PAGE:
About forty years ago, I watched an hour of "Firing Line" in which Leslie Fiedler was the guest. He spent most of fifty minutes explaining to William F. Buckley, Jr., that he considered the distinction between popular and high literature to be false and misleading, and why he thought this. I'm not sure now whether I agreed with him at the time. But I thought that he had made his position entirely clear. Fiedler wrote and spoke well, and Buckley's questioning gave him full scope to clarify anything one might have misunderstood.
On "Firing Line" there was always a panel that got to ask questions in the last ten minutes of the hour. The panel this time was made up of professors of literature from a local university or local universities. The first question any of them asked was, "Well, then Professor Fiedler, how would you distinguish high from popular literature?" At the time, I was astonished, for I had not yet learned the extent to which adults will not listen to one another. I am still surprised, since these men were put in front row seats for the purpose of listening to the conversation in front of them, and responding to it.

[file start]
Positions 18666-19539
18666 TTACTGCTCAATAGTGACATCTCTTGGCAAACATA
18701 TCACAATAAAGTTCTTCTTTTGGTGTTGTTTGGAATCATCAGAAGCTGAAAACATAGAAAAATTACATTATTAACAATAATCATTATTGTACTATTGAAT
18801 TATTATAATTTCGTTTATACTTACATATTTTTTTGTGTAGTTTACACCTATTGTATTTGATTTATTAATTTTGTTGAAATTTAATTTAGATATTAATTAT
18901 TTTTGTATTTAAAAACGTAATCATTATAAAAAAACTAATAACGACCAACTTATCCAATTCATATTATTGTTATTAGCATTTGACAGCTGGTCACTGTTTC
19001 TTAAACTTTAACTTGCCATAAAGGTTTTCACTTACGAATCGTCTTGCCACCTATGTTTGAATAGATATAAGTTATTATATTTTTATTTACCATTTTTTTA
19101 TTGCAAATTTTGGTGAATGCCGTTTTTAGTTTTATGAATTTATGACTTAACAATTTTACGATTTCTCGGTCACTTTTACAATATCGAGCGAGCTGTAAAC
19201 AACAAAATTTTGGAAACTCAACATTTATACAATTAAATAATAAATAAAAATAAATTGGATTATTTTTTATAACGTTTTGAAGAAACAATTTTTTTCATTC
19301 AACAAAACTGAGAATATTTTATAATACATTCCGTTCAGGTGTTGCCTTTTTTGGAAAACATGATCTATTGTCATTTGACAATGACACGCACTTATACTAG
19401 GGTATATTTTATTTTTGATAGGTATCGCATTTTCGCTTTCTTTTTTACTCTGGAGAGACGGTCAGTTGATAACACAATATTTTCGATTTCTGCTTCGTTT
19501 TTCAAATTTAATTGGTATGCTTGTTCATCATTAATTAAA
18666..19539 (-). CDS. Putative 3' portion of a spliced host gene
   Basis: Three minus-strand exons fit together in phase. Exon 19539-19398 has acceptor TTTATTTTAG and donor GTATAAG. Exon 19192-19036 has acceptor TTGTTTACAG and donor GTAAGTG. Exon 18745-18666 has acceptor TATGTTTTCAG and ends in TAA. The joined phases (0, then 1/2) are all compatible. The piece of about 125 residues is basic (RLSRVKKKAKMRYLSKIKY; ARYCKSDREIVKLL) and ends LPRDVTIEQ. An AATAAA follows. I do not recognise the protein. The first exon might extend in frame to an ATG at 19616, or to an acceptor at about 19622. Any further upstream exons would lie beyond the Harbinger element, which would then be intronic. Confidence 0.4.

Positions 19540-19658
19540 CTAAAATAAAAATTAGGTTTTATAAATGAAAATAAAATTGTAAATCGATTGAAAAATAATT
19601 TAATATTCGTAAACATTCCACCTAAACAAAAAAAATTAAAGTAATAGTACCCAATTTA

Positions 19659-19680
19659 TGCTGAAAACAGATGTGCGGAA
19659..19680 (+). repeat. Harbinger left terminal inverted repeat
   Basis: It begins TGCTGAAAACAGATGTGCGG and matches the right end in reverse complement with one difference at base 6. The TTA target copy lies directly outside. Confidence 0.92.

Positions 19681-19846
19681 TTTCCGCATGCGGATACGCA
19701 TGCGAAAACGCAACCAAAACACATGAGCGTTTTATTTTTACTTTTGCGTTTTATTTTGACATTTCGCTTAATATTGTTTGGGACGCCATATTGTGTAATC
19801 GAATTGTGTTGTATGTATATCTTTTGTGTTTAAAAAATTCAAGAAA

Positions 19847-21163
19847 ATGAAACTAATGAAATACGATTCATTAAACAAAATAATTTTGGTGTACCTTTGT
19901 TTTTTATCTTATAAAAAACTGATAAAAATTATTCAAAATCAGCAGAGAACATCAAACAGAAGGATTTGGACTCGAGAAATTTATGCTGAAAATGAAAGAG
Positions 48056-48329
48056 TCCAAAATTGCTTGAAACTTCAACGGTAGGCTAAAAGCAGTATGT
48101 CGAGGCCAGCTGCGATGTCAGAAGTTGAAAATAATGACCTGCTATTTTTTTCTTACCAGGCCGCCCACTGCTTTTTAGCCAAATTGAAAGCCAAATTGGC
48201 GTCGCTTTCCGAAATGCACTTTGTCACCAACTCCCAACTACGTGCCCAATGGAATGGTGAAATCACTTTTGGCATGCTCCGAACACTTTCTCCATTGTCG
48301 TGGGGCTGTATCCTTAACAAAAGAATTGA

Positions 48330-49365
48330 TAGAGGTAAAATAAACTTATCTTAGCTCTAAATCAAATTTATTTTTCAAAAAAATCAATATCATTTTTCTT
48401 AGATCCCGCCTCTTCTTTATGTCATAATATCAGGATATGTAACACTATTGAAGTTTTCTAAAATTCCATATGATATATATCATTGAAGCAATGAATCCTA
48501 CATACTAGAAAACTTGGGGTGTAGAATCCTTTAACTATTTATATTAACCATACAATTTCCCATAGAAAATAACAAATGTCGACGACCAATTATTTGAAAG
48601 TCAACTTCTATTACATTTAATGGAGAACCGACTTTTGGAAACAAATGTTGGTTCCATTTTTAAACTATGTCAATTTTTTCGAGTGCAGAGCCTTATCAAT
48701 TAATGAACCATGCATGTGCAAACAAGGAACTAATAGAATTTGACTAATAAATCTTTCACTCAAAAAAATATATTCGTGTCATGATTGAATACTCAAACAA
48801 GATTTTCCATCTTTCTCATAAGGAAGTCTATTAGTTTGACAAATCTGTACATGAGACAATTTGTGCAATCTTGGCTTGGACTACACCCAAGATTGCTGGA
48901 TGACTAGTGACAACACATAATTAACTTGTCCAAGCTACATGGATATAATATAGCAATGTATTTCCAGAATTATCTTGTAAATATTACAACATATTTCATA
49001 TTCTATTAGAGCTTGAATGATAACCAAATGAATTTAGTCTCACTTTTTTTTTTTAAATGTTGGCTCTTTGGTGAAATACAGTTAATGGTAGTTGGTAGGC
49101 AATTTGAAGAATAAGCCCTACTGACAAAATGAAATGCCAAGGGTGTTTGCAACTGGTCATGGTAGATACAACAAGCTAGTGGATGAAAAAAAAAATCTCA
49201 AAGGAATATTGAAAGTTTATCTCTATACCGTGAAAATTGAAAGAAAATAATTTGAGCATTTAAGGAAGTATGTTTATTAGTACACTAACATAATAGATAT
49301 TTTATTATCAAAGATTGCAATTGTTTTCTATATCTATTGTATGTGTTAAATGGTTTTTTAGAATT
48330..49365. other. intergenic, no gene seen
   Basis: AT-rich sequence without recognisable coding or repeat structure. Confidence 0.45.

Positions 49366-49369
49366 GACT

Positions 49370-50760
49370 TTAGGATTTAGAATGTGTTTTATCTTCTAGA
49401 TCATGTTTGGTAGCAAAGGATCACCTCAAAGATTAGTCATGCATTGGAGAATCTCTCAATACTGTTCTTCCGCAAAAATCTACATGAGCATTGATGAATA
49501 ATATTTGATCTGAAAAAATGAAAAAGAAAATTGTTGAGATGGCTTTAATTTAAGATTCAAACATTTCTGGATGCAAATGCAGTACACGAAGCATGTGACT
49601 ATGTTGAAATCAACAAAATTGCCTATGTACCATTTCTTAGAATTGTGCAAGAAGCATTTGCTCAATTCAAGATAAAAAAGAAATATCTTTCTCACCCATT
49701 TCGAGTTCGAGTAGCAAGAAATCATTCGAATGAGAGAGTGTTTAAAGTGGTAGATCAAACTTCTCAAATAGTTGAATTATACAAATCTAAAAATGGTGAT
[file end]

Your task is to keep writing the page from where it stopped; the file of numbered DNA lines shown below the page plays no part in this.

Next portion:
On reflection, I think that one can distinguish the purposes for which works of literature are written: the market, self-expression, forging the uncreated conscience, etc. However, it is drearily clear that much literature created with the best of motives is immediately or soon unreadable. And much literature that once qualified as popular literature--Homer, Dickens, one could say Tolstoy--remains worth reading and re-reading.